Though they are relatively few, the added features as part of Synapse's release are a riot. The theatrical trailer and promotional spots all play the "One year ago I was a man" message, avoiding the more "provocative" content, and the radio ad is just a quick come-on. The final (and best) bonus elements all involve Wishman biographer Michael Bowen. He writes some killer liner notes for the title (including a series of conclusions that the film was shot in segments and pieced together over the years into various versions), gives us a glimpse at an alternate opening sequence (the film was originally called Adam or Eve) and also participates in a lively audio commentary.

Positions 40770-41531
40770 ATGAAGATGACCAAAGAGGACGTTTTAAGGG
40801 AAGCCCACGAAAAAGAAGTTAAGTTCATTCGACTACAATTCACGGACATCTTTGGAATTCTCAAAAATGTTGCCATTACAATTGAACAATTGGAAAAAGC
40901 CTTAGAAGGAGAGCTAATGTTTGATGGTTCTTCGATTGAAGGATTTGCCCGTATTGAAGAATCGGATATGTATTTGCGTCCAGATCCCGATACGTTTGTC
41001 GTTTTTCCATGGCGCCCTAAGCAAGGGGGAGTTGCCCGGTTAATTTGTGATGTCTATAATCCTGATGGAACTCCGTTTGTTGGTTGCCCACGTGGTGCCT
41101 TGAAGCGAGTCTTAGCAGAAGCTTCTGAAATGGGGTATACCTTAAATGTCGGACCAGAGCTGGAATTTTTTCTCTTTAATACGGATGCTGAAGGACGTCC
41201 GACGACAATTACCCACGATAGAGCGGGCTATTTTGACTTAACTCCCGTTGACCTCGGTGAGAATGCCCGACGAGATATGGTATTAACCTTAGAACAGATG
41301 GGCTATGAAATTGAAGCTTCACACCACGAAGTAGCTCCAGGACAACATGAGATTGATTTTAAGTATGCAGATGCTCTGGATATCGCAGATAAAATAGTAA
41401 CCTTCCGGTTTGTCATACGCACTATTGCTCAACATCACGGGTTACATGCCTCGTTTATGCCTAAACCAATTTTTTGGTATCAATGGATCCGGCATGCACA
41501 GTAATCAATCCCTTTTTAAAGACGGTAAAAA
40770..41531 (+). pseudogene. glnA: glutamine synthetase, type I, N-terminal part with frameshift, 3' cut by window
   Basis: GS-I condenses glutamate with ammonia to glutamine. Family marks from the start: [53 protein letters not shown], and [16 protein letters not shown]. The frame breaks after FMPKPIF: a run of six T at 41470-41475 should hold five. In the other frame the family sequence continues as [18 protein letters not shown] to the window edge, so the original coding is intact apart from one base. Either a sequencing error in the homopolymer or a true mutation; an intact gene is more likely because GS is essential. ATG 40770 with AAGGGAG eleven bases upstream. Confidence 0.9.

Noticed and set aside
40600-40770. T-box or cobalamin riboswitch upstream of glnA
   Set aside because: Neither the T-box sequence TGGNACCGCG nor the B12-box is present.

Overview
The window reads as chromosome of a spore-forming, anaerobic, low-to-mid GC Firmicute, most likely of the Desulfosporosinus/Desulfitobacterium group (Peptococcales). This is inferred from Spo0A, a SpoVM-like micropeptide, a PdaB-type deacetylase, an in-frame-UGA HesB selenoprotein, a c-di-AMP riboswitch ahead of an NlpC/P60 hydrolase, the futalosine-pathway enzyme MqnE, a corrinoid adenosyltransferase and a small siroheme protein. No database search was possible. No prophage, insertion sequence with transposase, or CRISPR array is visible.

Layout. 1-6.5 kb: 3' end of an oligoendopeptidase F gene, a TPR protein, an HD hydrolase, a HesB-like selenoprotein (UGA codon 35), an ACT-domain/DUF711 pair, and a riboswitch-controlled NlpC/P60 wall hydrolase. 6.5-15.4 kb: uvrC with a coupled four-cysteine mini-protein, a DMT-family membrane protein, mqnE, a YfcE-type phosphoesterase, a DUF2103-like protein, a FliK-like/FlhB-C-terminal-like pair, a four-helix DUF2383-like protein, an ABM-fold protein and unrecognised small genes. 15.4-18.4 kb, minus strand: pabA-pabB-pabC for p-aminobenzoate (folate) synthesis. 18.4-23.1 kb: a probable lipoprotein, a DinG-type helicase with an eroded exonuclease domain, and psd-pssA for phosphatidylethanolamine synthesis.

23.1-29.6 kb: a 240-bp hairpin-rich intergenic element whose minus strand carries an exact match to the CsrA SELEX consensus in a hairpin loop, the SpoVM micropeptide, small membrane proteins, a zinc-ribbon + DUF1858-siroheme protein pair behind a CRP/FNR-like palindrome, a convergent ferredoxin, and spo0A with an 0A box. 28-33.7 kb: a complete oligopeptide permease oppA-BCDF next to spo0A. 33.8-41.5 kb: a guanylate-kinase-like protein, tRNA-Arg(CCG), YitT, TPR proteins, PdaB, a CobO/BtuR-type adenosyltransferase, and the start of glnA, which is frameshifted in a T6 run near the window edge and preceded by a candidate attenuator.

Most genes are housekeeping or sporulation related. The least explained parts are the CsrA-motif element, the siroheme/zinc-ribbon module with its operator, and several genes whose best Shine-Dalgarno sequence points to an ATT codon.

And guess whose coming along for the alternate narrative ride? Why, it's 'Leslie', 30 years older and as many years sassier. Able to pick apart Wishman and her filmmaking facets (including monies owed and credit denied) now that the director is dead, she is a feisty companion to Bowden's more mannered approach. Together they explore the history of the film, how her footage was shot, and her reaction to the sequences that were added without her knowledge (including the softcore and surgery material). Quick with a quip and ripe with ridicule, Leslie is a fine catty counterpoint to Bowden's outright Wishman worship and this means we get a lively and illuminating discussion - just what a film like this needs.